Like my colleague Michael, I found “Seneca Falls, and Selma, and Stonewall” the best moment in President Obama’s address. It was unifying: by going far enough back in time, it summoned up (as a recitation of current controversies would not) a sense that in historical perspective, nearly all present-day Americans have come to agree on crucial fundamentals about not using the law to mistreat each other. I especially liked the touch of geographical obscurity. It makes me imagine a million explanatory conversations going on this week from Kalamazoo to Karachi: “Okay, so *that’s* why Americans still talk about Selma and Stonewall. Now what was Seneca Falls about?” That could be time well spent.
Featuring Benjamin H. Friedman, Research Fellow in Defense and Homeland Security Studies, Cato Institute; Spencer Ackerman, Senior Writer, WIRED Magazine; and Julian Sanchez, Research Fellow, Cato Institute; moderated by Laura Odato, Director of Government Affairs, Cato Institute.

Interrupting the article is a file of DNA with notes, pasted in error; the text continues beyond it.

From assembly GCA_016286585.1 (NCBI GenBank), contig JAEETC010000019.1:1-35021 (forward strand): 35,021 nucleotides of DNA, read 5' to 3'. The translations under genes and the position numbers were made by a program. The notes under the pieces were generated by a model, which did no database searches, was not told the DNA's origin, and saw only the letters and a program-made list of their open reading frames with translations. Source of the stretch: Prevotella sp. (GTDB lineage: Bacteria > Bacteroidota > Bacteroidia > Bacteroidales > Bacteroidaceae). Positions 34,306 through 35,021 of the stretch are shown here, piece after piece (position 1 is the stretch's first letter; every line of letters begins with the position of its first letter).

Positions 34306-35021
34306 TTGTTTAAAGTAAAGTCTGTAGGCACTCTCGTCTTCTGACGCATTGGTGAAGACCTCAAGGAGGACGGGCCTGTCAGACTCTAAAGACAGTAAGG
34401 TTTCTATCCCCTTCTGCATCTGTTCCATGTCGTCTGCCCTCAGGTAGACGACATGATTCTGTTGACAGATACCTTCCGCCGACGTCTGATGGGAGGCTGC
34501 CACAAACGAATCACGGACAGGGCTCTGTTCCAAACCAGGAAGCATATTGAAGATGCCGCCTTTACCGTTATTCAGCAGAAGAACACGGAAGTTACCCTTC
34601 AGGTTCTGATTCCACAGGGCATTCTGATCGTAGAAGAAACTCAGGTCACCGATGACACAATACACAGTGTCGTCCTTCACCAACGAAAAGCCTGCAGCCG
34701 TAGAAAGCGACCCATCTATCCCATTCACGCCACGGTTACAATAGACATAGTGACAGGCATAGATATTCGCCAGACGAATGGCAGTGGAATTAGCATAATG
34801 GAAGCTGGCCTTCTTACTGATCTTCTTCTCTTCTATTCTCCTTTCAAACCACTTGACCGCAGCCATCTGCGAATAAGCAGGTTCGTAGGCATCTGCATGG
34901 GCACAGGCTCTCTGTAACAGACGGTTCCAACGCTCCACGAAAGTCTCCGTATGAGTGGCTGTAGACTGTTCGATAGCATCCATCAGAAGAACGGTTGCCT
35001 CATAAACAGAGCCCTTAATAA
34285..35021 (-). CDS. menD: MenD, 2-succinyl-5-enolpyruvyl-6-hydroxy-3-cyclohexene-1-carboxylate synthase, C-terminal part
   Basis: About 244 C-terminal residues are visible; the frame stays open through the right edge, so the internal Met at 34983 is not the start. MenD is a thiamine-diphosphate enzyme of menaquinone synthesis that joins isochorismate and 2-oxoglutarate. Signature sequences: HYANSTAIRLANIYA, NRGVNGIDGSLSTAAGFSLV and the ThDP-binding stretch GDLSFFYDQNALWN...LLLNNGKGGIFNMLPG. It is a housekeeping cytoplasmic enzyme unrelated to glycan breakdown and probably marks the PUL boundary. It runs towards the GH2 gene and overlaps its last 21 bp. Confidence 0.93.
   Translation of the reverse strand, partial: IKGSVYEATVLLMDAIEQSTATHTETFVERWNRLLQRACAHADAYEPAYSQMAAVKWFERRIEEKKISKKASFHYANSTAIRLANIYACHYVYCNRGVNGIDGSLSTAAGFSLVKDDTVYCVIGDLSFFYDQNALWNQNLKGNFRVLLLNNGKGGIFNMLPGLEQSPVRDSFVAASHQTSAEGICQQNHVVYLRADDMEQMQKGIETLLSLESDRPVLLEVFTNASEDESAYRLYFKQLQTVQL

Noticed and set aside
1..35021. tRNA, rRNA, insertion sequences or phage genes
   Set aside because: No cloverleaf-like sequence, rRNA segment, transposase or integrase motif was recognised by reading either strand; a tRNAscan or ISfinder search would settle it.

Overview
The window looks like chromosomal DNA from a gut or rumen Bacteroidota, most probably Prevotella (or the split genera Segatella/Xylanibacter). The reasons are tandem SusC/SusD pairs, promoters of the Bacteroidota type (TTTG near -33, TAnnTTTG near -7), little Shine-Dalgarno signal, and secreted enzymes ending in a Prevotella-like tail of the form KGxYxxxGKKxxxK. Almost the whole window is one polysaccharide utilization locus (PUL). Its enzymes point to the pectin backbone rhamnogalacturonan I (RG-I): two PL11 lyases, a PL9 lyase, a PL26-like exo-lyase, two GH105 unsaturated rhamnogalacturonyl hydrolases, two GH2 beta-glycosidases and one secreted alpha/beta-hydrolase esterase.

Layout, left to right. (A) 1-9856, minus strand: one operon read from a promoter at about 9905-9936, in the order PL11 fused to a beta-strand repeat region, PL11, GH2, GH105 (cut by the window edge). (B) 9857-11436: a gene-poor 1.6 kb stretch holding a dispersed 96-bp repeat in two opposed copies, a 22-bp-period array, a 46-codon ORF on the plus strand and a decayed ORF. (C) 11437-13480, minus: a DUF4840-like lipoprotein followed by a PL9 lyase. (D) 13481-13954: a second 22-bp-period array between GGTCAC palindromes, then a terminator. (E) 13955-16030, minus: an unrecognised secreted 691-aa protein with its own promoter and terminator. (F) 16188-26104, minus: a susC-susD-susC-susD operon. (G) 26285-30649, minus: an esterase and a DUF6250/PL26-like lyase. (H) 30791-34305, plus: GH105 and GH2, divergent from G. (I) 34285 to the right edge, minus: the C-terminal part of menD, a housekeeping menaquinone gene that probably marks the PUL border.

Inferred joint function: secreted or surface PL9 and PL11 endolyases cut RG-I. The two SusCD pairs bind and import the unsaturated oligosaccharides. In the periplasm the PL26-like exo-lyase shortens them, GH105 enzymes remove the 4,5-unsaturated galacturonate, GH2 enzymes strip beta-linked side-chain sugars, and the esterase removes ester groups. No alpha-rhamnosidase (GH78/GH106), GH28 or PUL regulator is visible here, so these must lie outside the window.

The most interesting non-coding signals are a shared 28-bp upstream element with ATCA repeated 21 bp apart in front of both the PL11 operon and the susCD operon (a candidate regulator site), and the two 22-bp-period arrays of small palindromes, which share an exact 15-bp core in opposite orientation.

Featured PublicationWe are grateful to the Harry and Lynde Bradley Foundation and the Carthage Foundation whose support of the October 2012 Cato Conference “Europe’s Crisis and the Welfare State: Lessons for the United States” made possible this special issue of the Cato Journal.
May 23, 2013
May 23, 2013
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More Bang for Your Buck
The Cato Institute tops a new measure of think tank performance in the United States, according to a recent report. Cato bested all other U.S. think tanks in the main category of “Aggregate Profile per Dollar Spent.” “I’m grateful to the Center for Global Development for showing that Cato gives its sponsors something I wish government gave more of to taxpayers: bang for the buck,” said Cato CEO John Allison.